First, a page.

Woman who has strengthened community now needs community

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MOLINE — They still knock at the door of her tidy blue house in Moline’s Floreciente neighborhood, the people looking for help, looking for a hand, some support, some love.

Irma Cruz always opens her door and her arms, just as she has for 10 years, believing that when you are helping someone else, you are helping yourself, too.

It is more difficult now. Irma is fighting her second brain tumor, one that is inoperable. The woman whose friends call the “foremother of advocacy” needs the help this time, they say.

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Xochi Herrera Pannell, Irma’s best friend, said many people who have faced similar crises can relate to Irma’s situation. “But what I think is different is her drive to help people even while she is facing her second big hurdle,” Ms. Herrera Pannell said.

Her friends and community leaders say her impact on the Floreciente neighborhood has had a ripple effect on the entire city, strengthening it in unmeasurable ways.

“When you take each individual case she’s worked on, it may not seem like a lot. But when you take all the people she’s helped, whenever you help someone, you set off a chain of events. You help prevent them from going into a crisis or help them get over a hurdle or barrier,” said Connie Barrett, a family advocate for Casa Guanajuato.

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“She’s helped keep a lot of families out of crisis, helped people succeed when they get here, helped them get on their feet and move on,” Ms. Barrett added.

Ms. Cruz is now at risk of losing her house — where her three children and three grandchildren also live. Despite having insurance, the medical bills are piling up. Friends have opened an account and are hoping people are willing to support Ms. Cruz financially in any way they can.

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Six weeks ago, Quad-Cities doctors told Ms. Cruz she had six months to live and to get things in order. Then they sent her to a surgeon in Peoria, who offered a ribbon of hope.

A new technology available there targets radiation straight to the tumor. If successful, the treatment will allow her to walk out of the cloud of depression and uncertainty Ms. Cruz said shrouds her daily routine.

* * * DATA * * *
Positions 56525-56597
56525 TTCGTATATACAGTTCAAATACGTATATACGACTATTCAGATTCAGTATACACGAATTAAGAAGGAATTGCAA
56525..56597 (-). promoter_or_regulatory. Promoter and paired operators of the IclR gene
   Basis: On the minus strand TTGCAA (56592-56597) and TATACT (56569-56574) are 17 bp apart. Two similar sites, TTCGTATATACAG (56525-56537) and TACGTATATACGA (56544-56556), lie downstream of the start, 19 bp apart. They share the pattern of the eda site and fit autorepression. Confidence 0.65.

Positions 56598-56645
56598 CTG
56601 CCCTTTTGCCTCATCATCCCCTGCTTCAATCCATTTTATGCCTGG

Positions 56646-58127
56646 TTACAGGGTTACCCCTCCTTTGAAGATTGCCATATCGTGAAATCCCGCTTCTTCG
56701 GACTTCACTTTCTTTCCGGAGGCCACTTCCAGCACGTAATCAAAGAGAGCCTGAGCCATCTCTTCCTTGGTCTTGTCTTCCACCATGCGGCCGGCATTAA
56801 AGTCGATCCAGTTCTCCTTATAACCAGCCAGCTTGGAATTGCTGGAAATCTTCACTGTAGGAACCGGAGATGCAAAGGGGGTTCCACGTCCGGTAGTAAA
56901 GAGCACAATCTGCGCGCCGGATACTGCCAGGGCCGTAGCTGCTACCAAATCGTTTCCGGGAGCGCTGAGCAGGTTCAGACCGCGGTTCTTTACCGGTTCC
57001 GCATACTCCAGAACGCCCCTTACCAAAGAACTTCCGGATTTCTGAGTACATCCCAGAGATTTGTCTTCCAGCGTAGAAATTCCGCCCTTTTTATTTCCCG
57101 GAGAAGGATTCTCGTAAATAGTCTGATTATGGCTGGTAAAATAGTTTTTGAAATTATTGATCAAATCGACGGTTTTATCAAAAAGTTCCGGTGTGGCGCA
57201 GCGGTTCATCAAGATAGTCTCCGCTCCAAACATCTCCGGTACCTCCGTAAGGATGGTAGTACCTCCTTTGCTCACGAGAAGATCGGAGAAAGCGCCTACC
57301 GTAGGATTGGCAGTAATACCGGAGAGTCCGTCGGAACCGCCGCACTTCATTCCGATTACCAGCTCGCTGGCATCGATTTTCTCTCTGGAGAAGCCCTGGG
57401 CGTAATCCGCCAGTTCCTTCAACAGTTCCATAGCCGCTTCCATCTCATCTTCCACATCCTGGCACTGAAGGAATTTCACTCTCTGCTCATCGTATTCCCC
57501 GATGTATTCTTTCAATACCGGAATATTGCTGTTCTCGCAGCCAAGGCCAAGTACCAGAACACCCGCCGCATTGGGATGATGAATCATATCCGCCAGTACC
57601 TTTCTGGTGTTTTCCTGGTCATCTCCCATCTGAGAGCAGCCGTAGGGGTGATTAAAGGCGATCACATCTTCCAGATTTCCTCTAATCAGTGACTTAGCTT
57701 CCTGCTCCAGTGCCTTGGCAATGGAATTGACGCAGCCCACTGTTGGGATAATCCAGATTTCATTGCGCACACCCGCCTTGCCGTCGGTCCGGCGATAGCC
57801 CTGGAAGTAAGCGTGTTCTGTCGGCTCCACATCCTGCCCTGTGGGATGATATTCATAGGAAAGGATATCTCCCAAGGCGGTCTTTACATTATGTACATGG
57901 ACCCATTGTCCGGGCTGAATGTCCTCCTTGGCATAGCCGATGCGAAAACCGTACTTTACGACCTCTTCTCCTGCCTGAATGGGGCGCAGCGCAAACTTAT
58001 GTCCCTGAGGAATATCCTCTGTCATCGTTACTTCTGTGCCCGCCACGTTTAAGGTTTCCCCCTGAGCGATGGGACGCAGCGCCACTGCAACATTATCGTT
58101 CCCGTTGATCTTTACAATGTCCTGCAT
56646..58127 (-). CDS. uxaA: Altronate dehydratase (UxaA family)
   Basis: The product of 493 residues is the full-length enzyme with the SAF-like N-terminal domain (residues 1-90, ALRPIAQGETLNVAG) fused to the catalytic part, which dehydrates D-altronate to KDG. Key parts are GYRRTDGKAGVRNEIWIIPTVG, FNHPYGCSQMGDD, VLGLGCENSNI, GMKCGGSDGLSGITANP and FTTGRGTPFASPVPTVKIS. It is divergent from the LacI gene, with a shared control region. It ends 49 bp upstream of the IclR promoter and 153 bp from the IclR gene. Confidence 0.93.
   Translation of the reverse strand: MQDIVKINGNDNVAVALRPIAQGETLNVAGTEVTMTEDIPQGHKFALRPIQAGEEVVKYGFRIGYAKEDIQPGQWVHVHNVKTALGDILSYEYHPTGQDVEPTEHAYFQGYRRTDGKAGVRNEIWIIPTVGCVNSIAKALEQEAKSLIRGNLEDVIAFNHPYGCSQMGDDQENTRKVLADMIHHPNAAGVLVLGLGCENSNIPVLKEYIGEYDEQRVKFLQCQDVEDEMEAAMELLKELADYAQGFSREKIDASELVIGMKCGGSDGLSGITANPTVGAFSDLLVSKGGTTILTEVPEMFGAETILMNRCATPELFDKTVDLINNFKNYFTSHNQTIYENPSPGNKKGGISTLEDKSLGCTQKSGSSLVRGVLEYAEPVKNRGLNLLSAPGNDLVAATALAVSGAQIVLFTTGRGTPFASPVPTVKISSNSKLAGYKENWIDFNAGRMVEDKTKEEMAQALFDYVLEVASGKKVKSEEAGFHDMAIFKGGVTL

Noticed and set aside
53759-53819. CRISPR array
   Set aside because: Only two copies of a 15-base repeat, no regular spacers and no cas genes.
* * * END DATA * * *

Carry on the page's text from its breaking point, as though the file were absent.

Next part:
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“I’m sad thinking it could be anytime,” she said. “Sometimes, I don’t know if being here is better or worse.”

Ms. Cruz said there are days she’d rather stay in bed with the curtains drawn and the door shut, but she makes herself get up, for her family, for her grandchildren and for the knocks at the door.
She has been hospitalized twice in the past three weeks. Still, last weekend found Ms. Cruz again at the hospital, this time to aid a friend who asked for her help and a ride.

Ms. Cruz entered the U.S. illegally in 1979 at the age of 17 after marrying an American citizen. She did not know English or how to drive, something she felt was a necessity after she had children. Her husband, who is now deceased, wasn’t supportive, so when he’d fall asleep at night she taught herself how to drive.

In 1983 she became a legal resident. In 1991, she became an American citizen, something else her husband did not support. To prepare for the test, Ms. Cruz would wait until everyone in the house was asleep, then sit in the bathroom with the door shut and a book on her lap.

In 1996, doctors discovered she had a brain tumor. Pregnant with her sixth child, she waited until her son was born to have surgery. She was given a 5 percent chance of surviving.
She did, though it took her at least three months to recuperate.

She began working in the Floreciente Center in 1999, helping on average 400 people a year, referring her neighbors to social services, translating school letters and court documents and, on her own time, driving them to appointments.

Moline Police Capt. Greg Heist has known Ms. Cruz for eight years and witnessed her at work at the center. “She was always on the phone helping someone, answering questions, driving people in her own car to doctor appointments.

“I remember her being personally involved with anything, things not in her job description. I always had the feeling she did just about whatever was needed to help someone,” Capt. Heist added.

Two and a half years ago, Ms. Cruz began feeling symptoms again — dizziness, headaches, numbness in the face and loss of balance. She went to a doctor who told her they probably didn’t get all of the tumor the first time and it had grown.

She quit working at the center, but her clients and other people new to the area found their way to her door. Ms. Cruz continued to help them from her home when she could.

Her doctors watched her carefully, until the day last month when she was told the tumor had gotten too big. There was nothing the Quad-Cities doctors could do.

But Ms. Cruz feels there is more in life for her to do. Once her radiation treatments in Peoria are complete, she wants to visit others in the hospital with brain tumors and lift their spirits, she said.
“I’m making that cry to the community,” said Ms. Herrera Pannell. “I just care about my friend. I’m worried about my friend. We’ve circled around her to help her around this, another bump in the road. I see how she suffers,” she said.

“She’s not one to ask for help,” said Ms. Cruz’s longtime friend, Arcillia Dominguez. “She’s so used to serving and helping others she cannot picture herself in that situation now. She just wants to help, help, help others. I tell her, ‘Irma, now it is your turn’.”

“She really needs the support of everyone now, the entire community,” she added.

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